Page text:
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Advanced Micro Devices Inc. (AMD) - Get Advanced Micro Devices, Inc. Report blew past expectations for the second quarter, helped by robust sales in its computing and graphics segment. 

Shares of the chipmaker were soaring 10.2% to $15.56 in after-hours trading on Tuesday, after the company beat on its top and bottom line during the period. AMD said computing and graphics revenues jumped 51% from one year ago. 

On an earnings call with investors, AMD CEO Lisa Su said sales of the company's Radeon RX GPUs (released in the second quarter) got a boost from the cryptocurrency mining market, as well as the gaming market. Leading up to AMD's earnings report, Wall Street had been trying to measure what impact the rise of cryptocurrency mining will have on chip companies, particularly AMD and its rival Nvidia Corp. (NVDA) - Get NVIDIA Corporation Report . Both companies' chips are used to mine Ethereum, an alternative cryptocurrency to Bitcoin. 

AMD's stock has popped 24.5% so far this year, in part due to a wave of demand from cryptocurrency miners. But Su indicated that AMD doesn't view cryptocurrency as a stable, long-term driver for the company. 

"Relative to the cryptocurrency, we have seen some elevated demand," Su told investors on the call. "Our priority, though, really is on our core market, which is the gaming market. We are prioritizing supply toward the gaming market...But it's important to say that we didn't have cryptocurrency in our forecast and we are not looking at it as a long-term growth driver, although we will continue to watch the developments around blockchain technologies as they go forward." 

Su added that some of the company's partners -- most likely graphics card maker Asus -- are offering AMD-based cards specifically optimized for mining. This can protect AMD from losing out on profits because the cryptocurrency specific chips can't be resold to gamers on the secondary market; instead, gamers would have to buy brand new chips from AMD.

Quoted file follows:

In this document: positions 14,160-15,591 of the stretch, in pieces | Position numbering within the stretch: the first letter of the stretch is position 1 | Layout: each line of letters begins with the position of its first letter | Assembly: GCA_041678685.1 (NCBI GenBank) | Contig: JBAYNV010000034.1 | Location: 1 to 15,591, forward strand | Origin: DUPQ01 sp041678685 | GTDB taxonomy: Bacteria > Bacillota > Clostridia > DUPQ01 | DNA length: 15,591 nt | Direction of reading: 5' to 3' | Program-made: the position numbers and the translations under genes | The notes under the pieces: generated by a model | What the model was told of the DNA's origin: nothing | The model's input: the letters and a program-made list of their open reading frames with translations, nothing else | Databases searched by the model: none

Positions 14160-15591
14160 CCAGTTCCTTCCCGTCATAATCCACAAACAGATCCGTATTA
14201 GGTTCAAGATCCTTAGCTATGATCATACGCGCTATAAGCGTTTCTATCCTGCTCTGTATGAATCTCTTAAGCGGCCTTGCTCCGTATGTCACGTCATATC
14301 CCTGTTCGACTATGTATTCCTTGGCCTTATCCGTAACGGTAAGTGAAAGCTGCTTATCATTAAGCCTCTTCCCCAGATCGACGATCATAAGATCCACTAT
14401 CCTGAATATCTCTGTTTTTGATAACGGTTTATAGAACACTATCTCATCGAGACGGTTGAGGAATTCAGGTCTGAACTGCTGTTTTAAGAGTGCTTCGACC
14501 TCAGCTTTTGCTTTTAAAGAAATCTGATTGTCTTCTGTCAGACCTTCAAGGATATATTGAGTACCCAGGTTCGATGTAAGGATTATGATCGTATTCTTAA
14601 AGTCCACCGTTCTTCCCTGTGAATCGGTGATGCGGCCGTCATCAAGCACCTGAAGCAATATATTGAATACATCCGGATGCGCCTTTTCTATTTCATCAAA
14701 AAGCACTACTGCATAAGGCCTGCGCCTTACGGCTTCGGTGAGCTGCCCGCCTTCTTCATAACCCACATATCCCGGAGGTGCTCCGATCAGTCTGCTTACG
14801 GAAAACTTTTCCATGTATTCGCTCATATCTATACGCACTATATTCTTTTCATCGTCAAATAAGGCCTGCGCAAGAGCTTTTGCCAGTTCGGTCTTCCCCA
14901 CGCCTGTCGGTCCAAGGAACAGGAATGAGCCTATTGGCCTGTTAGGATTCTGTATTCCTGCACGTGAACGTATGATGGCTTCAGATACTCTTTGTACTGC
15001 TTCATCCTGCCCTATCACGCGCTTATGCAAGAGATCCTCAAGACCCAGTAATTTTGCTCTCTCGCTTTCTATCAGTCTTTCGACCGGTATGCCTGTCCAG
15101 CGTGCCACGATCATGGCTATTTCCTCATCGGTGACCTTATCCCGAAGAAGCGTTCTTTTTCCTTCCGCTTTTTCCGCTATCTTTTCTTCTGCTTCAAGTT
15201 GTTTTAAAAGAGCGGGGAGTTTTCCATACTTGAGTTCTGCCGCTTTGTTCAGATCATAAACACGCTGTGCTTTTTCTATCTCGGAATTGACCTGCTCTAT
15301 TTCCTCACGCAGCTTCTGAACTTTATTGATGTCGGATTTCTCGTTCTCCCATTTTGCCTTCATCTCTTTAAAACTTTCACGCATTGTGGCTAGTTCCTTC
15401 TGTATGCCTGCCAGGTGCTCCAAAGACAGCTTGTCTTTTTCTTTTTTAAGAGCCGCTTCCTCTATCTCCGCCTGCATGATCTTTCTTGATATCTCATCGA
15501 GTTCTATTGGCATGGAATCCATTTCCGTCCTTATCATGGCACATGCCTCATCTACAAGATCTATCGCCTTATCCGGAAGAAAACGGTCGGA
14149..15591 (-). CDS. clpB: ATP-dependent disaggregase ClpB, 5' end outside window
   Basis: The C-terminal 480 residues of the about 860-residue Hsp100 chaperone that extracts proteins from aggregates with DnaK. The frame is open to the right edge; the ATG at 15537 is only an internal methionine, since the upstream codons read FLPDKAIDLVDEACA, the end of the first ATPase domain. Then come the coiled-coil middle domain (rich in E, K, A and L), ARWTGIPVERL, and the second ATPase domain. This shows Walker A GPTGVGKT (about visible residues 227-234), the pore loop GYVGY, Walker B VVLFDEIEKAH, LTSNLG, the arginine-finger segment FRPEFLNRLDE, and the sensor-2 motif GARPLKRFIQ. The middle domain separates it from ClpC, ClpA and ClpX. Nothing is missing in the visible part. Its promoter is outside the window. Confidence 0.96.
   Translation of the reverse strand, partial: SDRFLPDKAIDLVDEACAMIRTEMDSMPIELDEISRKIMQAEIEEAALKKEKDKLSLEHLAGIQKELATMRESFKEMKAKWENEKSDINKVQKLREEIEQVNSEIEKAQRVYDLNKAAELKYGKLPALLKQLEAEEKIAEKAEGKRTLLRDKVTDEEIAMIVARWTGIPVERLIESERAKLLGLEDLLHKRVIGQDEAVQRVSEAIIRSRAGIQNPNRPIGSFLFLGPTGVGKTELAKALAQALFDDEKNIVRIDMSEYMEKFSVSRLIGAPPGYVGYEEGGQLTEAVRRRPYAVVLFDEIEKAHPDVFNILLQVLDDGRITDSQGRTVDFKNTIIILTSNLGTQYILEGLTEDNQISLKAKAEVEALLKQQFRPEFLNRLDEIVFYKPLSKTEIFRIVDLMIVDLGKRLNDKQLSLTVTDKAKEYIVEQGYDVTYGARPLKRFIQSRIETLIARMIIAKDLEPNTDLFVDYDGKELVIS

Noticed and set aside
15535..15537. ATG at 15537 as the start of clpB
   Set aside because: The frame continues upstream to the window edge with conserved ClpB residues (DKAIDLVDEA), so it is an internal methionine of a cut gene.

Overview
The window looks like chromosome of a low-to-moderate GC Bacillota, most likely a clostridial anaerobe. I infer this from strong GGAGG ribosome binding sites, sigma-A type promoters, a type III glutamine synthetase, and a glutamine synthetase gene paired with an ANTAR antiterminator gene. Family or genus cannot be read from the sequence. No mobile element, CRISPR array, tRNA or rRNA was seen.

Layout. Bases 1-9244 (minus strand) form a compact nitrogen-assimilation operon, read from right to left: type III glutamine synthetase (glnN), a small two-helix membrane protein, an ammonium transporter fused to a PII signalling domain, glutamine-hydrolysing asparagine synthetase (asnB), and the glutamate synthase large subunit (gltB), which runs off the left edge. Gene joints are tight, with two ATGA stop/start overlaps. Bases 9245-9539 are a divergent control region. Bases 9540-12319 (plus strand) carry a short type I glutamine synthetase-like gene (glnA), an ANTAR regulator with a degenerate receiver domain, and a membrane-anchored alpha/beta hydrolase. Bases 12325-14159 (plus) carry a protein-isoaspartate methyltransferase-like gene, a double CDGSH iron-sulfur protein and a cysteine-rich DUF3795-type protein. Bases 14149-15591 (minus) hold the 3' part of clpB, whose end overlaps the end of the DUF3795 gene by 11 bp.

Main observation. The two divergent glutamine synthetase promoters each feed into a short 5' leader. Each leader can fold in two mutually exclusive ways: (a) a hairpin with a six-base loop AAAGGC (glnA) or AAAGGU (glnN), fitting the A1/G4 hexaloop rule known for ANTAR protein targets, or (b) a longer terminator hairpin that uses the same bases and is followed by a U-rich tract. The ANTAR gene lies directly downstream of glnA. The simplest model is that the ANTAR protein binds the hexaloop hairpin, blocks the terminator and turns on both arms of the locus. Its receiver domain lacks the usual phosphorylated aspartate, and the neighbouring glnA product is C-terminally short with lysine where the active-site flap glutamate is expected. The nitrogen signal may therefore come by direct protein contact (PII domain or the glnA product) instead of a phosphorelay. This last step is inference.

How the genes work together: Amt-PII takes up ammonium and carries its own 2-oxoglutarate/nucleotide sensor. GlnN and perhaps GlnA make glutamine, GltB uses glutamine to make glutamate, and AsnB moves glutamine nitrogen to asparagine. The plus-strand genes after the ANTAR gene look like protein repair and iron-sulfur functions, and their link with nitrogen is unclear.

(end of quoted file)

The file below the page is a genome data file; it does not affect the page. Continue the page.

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When asked whether the cryptocurrency mining demand could carry over into the third quarter, Su said the company expects strong graphics demand during the period, but that it's more likely to come from a mix of revenues, not just cryptocurrency demand alone. 

"It's a mix of gaming being seasonally stronger in the third quarter, it's a mix of inventories being very low in the channel, and there is probably a cryptocurrency component as well relative to overall demand," Su explained. "When we look at it as a whole, though, we think that the growth in the business is really on the strength of the products." 

Su added that the company is "being conservative" in its estimates for how the crypto boost could affect its fourth quarter results. Ethereum has had its fair share of ups and downs over the past couple of months. The price of Ether exploded last month, hitting an all-time higih of more than $400 on June 12. Since then, it has crashed more than 65% to a low of roughly $130 on July 16. It has since rebounded higher to about $199 a piece. 

"I think the visibility is anyone's guess at this moment," Su said.

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